Saturday, September 5, 2009

Dallas Morning News Article

Dallas Episcopal Bishop James Stanton (right) is responding to the scandal surrounding stockbroker-priest William Warnky with new rules for his clergy.

Effective immediately, priests are "barred from soliciting, providing or selling secular products or services to parishioners," a diocesan press release says. It quotes Stanton thusly: "This new policy is designed to eliminate any conflicts of interest, and we hope these changes will raise the level of confidence in our clergy and that of the people under their care."

Diocesan leaders previously told me that priests had long been prohibited from financial involvement with parishioners. But it turns out that the policy was pretty vague -- it read, according to the press release: "The relationship of members of the clergy with fellow clergy and with members of the laity must be of the highest moral and professional character."

Stanton recently suspended Warnky from the ministry after financial regulators barred him from selling securities. The regulators acted because Warnky failed to pay a former parishioner, D.R. Marshall, $50,000 for stock fraud.

RayJennison.JPGDiocesan leaders are now weighing whether to also suspend the Rev. Raymond Jennison (right). He runs First Canterbury Securities, a northeast Dallas firm where Warnky worked, and is priest in charge of St. David's Episcopal Church in Garland.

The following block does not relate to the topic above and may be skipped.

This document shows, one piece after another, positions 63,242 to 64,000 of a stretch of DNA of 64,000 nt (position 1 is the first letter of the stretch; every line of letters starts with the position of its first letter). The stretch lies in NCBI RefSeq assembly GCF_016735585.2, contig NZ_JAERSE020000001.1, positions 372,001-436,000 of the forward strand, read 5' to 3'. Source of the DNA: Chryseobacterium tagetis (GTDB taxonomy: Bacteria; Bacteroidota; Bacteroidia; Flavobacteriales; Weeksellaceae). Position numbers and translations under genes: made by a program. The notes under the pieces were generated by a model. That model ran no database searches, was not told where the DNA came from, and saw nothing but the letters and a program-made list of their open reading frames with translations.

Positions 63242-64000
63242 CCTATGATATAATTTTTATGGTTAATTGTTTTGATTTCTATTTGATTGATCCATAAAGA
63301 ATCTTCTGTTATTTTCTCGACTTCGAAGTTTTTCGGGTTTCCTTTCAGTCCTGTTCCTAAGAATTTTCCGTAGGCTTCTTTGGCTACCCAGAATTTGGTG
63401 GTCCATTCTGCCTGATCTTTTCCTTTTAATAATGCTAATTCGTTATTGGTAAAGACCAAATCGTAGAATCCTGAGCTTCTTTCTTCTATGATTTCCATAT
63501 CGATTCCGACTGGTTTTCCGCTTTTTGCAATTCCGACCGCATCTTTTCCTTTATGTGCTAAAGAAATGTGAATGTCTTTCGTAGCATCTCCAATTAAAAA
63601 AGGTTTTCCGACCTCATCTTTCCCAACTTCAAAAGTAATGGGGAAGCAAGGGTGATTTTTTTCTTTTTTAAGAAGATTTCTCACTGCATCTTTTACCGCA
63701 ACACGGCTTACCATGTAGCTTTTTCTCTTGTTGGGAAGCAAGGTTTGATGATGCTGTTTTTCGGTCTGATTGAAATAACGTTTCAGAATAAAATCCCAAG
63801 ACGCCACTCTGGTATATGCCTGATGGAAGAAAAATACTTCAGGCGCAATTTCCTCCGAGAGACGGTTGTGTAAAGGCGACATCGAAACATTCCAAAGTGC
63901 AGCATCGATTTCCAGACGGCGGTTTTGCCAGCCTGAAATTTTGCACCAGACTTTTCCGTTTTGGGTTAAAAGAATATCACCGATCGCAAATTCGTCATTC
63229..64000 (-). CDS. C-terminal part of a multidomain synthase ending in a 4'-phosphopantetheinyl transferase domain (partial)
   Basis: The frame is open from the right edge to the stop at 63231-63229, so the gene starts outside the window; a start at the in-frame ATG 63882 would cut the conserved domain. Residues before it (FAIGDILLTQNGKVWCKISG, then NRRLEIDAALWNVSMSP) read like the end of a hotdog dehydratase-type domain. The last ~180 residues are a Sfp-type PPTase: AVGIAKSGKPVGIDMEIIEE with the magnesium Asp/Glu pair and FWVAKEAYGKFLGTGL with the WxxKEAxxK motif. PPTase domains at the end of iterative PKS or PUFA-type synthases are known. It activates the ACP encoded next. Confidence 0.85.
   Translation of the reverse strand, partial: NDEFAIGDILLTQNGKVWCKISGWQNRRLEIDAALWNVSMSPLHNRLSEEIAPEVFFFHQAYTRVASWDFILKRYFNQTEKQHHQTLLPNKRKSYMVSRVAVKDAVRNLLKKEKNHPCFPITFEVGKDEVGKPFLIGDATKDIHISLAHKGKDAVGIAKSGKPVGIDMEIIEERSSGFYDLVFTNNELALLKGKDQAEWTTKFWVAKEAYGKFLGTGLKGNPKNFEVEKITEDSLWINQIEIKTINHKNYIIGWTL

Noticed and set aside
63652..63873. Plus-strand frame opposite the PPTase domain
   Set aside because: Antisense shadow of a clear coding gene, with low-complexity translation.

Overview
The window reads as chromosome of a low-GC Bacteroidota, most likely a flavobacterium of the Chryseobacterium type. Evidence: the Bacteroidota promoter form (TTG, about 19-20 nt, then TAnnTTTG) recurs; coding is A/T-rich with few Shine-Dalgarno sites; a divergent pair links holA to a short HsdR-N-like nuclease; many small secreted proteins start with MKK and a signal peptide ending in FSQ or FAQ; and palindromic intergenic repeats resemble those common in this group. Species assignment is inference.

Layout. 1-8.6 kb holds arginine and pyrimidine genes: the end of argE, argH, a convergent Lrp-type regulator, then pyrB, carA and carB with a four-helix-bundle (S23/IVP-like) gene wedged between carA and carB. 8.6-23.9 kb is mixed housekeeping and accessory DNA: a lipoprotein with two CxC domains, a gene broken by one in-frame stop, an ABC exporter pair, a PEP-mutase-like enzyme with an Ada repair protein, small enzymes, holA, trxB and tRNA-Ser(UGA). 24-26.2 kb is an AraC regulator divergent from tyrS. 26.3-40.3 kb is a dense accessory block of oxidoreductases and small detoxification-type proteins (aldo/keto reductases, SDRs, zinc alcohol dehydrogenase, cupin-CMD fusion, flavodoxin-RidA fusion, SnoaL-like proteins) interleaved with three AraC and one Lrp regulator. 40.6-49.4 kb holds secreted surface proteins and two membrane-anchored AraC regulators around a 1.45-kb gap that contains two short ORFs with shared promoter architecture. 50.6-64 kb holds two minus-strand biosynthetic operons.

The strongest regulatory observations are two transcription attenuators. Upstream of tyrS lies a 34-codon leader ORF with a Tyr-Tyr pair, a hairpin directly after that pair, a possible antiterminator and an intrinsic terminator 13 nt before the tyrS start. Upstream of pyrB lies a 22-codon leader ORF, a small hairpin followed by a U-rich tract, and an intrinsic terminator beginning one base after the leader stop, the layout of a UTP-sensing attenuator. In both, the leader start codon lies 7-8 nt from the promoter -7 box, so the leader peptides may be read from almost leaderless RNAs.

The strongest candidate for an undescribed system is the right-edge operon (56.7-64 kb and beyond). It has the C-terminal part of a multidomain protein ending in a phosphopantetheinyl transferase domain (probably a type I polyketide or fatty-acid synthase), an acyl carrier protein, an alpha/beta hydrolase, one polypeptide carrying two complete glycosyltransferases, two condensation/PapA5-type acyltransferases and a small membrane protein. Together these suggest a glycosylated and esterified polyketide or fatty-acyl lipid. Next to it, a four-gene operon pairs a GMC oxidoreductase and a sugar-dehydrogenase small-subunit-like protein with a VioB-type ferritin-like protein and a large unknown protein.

Another former member of Warnky's parish (Good Samaritan, near White Rock Lake) told diocesan officials this week that Jennison mistreated her when she complained to him, in late 2007, about Warnky.

The parishioner, Jeanette Prasifka, sought to close an account that Warnky had managed for her. She said Jennison "threatened me with serious tax consequences" even though "it was a simple IRA account; I had 60 days to reinvest the money with no tax consequences, and he knew it."

Prasifka said Jennison also:

* "boasted he had the money of churches all across the Dallas Diocese and even Fort Worth ... He offered that as a reason why I should trust him."
* made an unauthorized trade on her account.
* shouted at her after "I told him I wasn't leaving his office until he closed the account."

"Jennison's conduct was unbecoming of a stockbroker, much less a priest," Prasifka said.

Jennison declined to comment today.

Stanton told me last week that he doubted that any parishes had invested with First Canterbury. Now his top aide, Bishop Suffragan Paul Lambert, is telling me that issue is under investigation.

From here

No comments:

Post a Comment